outside of this, the story itself is very
Russ Weems
I really enjoyed the contrast between Tee's two childhoods in Crick, Crack Monkey. The life Aunt Tantie gives her is urban and lower class. Her life with Aunt Beatrice is urban, upper middle class, and Eurocentric. This contrast allows Hodge to look at race, gender, and identity in and interesting way. Also, the use of a child narrator who is often not fully aware of her situation gives the novel an interesting perspective. I enjoyed the style and subject matter of Crick, Crack Monkey.
Sally Whitehead
I first read this almost twenty years ago and absolutely loved it, but at the time I was wholly immersed in my own personal discovery of Caribbean Women's Writing.

My re-read was enjoyable, and I can still fully appreciate the coming of age of Tee and the conflicting duality of her upbringing in two very different settings. But it didn't grab me in the same way second time around.

Perhaps I will read Hodge's only other novel, written 23 years after this one...
This is one of those books that looks small and then once you get into it you realize there is so much meaning stuffed into every page. About a girl originally named Tee, it tells the story of her life as she travels from the home of her Tantie to the home of her Aunt Beatrice. In her travels she struggles to realize her identity and is constantly left with a feeling of outsider and other.
Sam Gilbert
This was my set literature book for Form 3. I like the synopsis for this book. I remember being frustrated while reading this book. The protagonist is so confused and I did not understand her at all. But then, I live a charmed life.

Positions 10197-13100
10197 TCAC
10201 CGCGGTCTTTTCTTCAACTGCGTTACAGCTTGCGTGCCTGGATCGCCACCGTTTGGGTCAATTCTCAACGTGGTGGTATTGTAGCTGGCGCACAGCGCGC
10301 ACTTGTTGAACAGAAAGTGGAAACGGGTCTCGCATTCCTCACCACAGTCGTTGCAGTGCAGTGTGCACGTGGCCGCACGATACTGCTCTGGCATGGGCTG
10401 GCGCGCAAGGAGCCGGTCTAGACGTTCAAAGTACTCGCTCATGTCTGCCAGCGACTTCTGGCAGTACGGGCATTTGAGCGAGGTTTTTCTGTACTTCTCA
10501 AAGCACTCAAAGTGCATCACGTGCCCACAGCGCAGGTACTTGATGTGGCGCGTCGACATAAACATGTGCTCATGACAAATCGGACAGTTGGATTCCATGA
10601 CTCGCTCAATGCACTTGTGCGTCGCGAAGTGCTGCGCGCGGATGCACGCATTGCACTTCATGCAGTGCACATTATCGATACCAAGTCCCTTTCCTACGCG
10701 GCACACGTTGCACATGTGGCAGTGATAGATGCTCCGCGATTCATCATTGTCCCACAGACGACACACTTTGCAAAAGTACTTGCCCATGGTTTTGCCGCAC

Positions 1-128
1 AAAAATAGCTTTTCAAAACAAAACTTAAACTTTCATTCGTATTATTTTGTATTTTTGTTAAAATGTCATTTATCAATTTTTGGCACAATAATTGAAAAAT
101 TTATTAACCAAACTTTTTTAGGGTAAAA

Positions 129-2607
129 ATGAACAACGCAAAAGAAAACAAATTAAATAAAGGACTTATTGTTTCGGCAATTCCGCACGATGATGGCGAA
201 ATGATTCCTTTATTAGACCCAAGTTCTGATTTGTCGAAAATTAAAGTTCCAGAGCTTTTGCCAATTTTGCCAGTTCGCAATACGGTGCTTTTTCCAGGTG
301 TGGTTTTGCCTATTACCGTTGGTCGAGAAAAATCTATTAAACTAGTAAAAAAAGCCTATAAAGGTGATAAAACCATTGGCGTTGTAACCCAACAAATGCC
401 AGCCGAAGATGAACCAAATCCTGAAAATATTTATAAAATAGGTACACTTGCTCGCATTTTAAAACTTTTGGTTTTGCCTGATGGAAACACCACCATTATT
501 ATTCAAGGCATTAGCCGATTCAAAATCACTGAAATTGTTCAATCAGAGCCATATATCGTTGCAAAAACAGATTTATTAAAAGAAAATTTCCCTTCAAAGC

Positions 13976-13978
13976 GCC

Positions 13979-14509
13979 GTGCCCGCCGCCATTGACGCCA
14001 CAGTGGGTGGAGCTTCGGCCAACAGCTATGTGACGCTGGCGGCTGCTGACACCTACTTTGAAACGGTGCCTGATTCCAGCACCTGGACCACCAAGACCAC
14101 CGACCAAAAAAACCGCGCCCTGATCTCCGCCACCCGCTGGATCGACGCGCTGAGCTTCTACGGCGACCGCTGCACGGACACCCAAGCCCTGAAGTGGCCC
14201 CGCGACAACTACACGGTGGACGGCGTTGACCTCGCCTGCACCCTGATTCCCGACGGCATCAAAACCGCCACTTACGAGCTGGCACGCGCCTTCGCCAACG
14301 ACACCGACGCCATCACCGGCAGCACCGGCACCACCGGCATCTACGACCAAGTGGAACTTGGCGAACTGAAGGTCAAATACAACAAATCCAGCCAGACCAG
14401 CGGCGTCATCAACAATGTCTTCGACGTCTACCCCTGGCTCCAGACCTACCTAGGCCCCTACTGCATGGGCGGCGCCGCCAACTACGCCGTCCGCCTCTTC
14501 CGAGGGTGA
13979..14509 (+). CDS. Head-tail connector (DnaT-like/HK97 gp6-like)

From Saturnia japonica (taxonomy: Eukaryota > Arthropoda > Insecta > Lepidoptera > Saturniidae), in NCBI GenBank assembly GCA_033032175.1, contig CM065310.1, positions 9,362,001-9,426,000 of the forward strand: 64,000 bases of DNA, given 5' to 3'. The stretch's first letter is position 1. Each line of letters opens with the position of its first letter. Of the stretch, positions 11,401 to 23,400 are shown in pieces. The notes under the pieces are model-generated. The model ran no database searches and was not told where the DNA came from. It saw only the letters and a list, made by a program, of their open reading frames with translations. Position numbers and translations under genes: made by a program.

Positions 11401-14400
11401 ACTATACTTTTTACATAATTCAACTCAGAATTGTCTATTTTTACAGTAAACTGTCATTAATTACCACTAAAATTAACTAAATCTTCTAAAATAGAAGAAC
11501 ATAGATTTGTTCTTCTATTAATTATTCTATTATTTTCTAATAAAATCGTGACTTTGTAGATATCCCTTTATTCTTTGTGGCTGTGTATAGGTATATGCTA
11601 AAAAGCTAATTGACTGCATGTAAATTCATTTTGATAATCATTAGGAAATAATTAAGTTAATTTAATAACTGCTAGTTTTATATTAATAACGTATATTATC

I was surprised that it was so good as I had to read it for a school assignment. It really portrayed the West Indian culture. Thumbs up to Merle Hodge!!
A book any true West Indian will thoroughly enjoy.
Apr 22, 2012 Shan added it
Kingkai marked it as to-read
Jan 27, 2015
Ashley marked it as to-read
Jan 20, 2015
Cassandra Obermuller
Cassandra Obermuller is currently reading it
Jan 18, 2015
Isha Ariel
Isha Ariel marked it as to-read
Jan 16, 2015
Jeanne marked it as to-read
Jan 13, 2015
Darkowaa marked it as to-read
Jan 08, 2015
« previous 1 3 4 5 6 7 8 9 17 18 next »
topics  posts  views  last activity   
500 Great Books B...: Crick Crack, Monkey - Merle Hodge 1 5 Jul 14, 2014 01:42AM  
Tantie and Tee's relationship 1 3 Mar 16, 2013 09:13PM  
  • In the Castle of My Skin
  • The Dragon Can't Dance
  • Working IX to V: Orgy Planners, Funeral Clowns, and Other Prized Professions of the Ancient World
  • Harriet's Daughter
  • Empires of Food: Feast, Famine, and the Rise and Fall of Civilization
  • When the Rainbow Goddess Wept
  • Forget Sorrow: An Ancestral Tale
  • American Knees
  • Tropical Fish: Tales From Entebbe
  • Revenge of the Mooncake Vixen
  • Can the subaltern speak? : Postkolonialität und subalterne Artikulation
  • Epileptic 1 [L'Ascension du Haut Mal, 1-3]
  • Crossing the Mangrove
  • Beka Lamb
  • The Book of Chameleons (O Vendedor de Passados)
  • Abeng
  • Caesars' Wives: The Women Who Shaped the History of Rome
  • Global Divas: Filipino Gay Men in the Diaspora
Merle Hodge (born 1944) is a Trinidadian novelist and critic.

(from Wikipedia)
More about Merle Hodge...
For the Life of Laetitia The Knots In English: A Manual For Caribbean Users Points of View: An Anthology of Short Stories De eerste keer: een wereldwijde verhalenbundel

Share This Book